Even paragraphs of text need to be tagged in HTML. The Paragraph <p> tag is used to tag paragraph text. A special tag used to cause line breaks within a paragraph is the <br> tag. The <br> is an empty tag (no end tag needed) that simply inserts a line break.
HTML contains tags aimed at applying special formatting to text appearing within headings and paragraphs.
The Bold <b> tag will cause any text between its start and end tags to be displayed as bold text.
The Italic <i> tag will cause any text between its start and end tags to be italicized.
The superscript <sup> tag will turn any text between its start and end tags into superscript.
The subscript <sub> tag will turn any text between its start and end tags into subscript.
This section describes the tags used to create the two types of lists in HTML: bulleted lists and numbered lists.
The Unordered List <ul> tag is used to contain a series of bulleted list items, which are defined using the List Item <li> tag. An example of HTML code used to create a bulleted list is as follows:
<ul> <li>Properties Branch <li> User Interface Branch <li> Processes Branch <li> Output Branch </ul>
The Ordered List <ol> tag defines a sequentially numbered list of items. Again, the List Item <li> tags are used to define the individual numbered items. An example of HTML code used to create a numbered list is as follows:
<ol> <li> Log onto your computer <li> Open up your Web browser <li> Link to your local EASA URL </ol>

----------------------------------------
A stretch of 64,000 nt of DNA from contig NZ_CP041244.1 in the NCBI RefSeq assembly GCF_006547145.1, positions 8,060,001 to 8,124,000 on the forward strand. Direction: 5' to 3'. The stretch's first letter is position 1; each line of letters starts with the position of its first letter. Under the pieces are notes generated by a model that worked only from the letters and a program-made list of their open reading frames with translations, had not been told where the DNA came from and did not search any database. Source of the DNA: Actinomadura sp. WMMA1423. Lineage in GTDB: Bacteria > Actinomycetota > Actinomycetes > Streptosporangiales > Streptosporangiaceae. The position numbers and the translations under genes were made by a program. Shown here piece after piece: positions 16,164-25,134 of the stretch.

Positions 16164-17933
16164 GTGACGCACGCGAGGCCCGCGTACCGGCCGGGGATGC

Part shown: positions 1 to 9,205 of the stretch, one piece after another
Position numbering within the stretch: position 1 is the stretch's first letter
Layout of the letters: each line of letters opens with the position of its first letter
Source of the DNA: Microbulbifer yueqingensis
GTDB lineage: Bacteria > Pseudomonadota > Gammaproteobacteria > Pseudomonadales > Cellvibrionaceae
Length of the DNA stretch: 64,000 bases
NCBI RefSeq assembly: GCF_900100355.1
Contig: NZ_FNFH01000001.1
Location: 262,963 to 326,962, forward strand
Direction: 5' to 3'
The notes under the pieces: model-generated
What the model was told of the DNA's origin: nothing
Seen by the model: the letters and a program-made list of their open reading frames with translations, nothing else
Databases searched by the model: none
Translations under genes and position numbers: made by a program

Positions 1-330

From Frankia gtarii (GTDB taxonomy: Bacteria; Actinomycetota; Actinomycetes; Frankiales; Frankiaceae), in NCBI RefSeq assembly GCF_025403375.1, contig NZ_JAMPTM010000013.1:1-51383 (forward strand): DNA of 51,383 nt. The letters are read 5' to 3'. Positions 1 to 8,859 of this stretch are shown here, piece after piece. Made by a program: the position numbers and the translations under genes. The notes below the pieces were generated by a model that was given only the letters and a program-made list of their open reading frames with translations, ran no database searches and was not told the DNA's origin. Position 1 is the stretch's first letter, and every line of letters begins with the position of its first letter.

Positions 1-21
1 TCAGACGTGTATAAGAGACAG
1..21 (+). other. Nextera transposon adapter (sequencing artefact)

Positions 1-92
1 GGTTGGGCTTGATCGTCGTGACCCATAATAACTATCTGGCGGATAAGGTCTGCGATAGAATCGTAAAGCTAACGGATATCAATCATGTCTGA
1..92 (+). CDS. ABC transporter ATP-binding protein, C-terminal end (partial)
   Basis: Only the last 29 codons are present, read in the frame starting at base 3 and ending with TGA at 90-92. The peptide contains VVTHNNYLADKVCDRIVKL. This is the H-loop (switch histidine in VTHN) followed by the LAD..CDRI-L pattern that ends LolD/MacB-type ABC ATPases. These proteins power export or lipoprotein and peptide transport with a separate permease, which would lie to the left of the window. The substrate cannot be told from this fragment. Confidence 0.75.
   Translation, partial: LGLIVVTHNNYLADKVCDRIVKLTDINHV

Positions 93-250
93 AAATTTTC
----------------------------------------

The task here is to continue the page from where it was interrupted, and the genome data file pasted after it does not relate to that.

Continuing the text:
A very powerful feature of HTML is the ability to set up hypertext links, which allow you to link to other HTML documents or data objects, to other places in the same HTML document, or to specific places in other HTML documents.
The Anchor <a> tag is used to create hypertext links. The syntax of an Anchor <a> tag is as follows:
where the href attribute specifies an address (file name or URL), and the anchortext is the text usually colored blue and underlined that is selected to initiate the link. To link to a specific location within an HTML file, the following syntax is used:
where #anchorname, the fragment identifier, points to a target anchor located at the desired location in the file. A target anchor has the following form:
and should be placed at the target location in the target file.
Image files, either GIF (
*.gif) or JPEG (
*.jpg), can be displayed inline in your HTML document text using the Image <img> tag. The <img> tag is an empty element of the form:
<img src=”imagefile” width=”w” height=”h”>
where the src attribute points to the image file and the width and height attributes are used to specify the width, w, and height, h, of the image in pixels. In general, the width and height attributes should be set to the actual size of the image file. The benefit of using the width and height attributes is that Web browsers will allocate the necessary space for the image and continue rendering text while the file may be still uploading.
For an <img> tag to display properly when used in an HTML Output object, the src attribute should point to a file with a folder place holder preceding it, such as
local_dir/image.gif. Then, you should specify ‘local_dir’ in the Replace with URL parameter of the HTML Output object.**
The previous sections have provided a brief introduction to HTML. For more detailed information, you can find any number of references on the subject of HTML. A few books are cited below as a starting point. Choosing and reading just one should be sufficient for becoming proficient in using HTML.
Callahan, S. 2000. Learn HTML in a Weekend. 3rd Edition. Prima Publishing.
Castro, E. 1999. HTML 4 for the World Wide Web: Visual QuickStart Guide. 4th Edition. Peachpit Press.